In a world where B2B marketers are increasingly being asked to deliver on revenue-based metrics, not being able to capture qualified leads as predictably as in the past presents a major problem. And it’s left demand gen marketers freaking out.

Prospects aren’t engaging with content, so programs aren’t converting. MQL and opportunity targets are missed. Sales gets mad, and demands more leads. Demand gen panics and spins its wheels searching for new ideas.

“We need more video!”

“We need verticalized content!”

“We need content to support ABM!”

“We need funny copy for stickers at shows!” (that’s a real one)

“We just need MORE STUFF.”

And the content team rushes to spin up content to support these new demands, without really thinking about what will truly solve the problem.  

Luckily I’ve been blessed to work with some of the best DG professionals in the biz (shout outs to Daniel, Vanessa and David) who have been much more thoughtful about what they need to support their efforts.

Me and SnapApp’s Director of DG David Cunningham showcase the true meaning of content-DG alignment.

But this is a story I’ve heard echoed over and over by my friends in the industry.

And it’s not only that our friends in demand need help – content is a shared resource across companies, supporting everything from product marketing, to sales enablement, to executive presentations. The result is we end up doing lots of stuff but we’re not really solving the larger problem – meeting the revenue-focused goals we’re getting bonused on (coming soon – our research on the unsung heroes of marketing and what they’re measured on).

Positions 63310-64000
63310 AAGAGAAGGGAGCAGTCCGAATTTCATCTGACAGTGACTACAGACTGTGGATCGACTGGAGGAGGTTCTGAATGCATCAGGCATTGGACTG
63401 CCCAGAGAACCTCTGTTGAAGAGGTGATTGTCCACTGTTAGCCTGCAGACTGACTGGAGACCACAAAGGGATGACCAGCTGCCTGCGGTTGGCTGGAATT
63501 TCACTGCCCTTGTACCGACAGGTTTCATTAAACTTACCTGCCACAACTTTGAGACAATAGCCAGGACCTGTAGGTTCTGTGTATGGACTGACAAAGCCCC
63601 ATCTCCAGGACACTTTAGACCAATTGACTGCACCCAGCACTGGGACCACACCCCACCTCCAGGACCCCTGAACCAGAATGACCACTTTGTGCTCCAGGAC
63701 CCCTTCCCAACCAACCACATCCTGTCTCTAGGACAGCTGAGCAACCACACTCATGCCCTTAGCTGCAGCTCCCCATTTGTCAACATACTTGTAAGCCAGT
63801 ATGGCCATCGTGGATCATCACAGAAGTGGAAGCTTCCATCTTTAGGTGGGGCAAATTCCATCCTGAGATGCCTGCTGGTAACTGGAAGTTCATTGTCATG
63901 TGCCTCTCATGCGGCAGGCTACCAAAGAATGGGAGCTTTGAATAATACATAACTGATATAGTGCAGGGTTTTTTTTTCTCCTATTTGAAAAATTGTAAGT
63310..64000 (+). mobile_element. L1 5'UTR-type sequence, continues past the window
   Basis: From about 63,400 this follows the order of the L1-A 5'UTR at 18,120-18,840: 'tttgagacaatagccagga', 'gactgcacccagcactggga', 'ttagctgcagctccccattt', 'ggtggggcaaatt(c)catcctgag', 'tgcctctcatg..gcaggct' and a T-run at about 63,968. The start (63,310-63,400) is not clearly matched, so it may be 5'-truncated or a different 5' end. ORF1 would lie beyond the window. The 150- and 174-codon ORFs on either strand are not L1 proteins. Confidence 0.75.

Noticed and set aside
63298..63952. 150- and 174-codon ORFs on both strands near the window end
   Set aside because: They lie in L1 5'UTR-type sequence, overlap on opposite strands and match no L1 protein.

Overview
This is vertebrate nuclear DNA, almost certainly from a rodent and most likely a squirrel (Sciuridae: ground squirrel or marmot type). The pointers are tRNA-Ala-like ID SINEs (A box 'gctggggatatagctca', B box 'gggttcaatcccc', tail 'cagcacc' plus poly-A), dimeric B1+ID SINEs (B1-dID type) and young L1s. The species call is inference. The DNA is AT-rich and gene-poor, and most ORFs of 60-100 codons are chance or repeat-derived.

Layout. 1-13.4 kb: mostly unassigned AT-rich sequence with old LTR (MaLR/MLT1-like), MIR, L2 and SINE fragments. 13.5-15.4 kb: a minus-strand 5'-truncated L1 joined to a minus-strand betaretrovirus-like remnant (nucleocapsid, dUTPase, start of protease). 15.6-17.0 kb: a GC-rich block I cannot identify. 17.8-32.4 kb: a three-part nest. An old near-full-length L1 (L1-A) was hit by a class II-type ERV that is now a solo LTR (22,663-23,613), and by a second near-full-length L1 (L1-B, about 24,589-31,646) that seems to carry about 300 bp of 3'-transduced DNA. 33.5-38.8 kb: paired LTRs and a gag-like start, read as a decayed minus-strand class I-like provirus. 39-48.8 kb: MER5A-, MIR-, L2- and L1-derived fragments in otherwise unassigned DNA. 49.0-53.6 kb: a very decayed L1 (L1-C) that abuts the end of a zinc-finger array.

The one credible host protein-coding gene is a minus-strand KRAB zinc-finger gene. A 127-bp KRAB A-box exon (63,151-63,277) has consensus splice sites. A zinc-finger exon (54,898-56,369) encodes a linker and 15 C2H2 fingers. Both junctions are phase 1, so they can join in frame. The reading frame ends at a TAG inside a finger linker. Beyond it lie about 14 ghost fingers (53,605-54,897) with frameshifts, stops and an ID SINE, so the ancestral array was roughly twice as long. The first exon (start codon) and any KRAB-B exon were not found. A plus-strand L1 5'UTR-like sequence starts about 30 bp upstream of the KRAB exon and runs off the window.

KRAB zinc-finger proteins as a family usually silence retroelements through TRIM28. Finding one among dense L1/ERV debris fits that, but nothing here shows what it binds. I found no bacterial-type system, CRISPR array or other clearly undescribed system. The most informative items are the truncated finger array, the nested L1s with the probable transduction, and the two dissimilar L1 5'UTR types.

We need to find a way make good content at scale that is accessible to all parts of an organization, while also keeping the integrity and creativity of what makes a content professional so awesome.

Making content better: My manifesto (and a plea)

Enough is enough.

We need to do better. And stop making things so hard on ourselves.

In B2B content, it feels like there are two content professionals you could potentially be:

1) The stifled creative who is coming up with off the wall, interesting ideas… but they aren’t relevant or can’t be tied to any real goals.

2) The mired in metrics strategist who is at the beck and call of the needs of DG and sales, and never comes up with anything innovative or engaging.

It’s a false choice. You need to find a way to be both. And find ways to serve all of the needs, all of the realities of being a content professional today.

Which brings me to my three key pillars for surviving (and thriving) when building out content today:

1) Simplify, simplify, simplify. Think Occam’s Razor – the solution that makes the fewest assumptions, the simplest one, is usually right. The content you create doesn’t need to always be the most creative, the most beautiful, or the most comprehensive. Elegant, simple, to-the-point solutions also can have lasting impact. Keeping it simple gives you more time to do more, and to do better.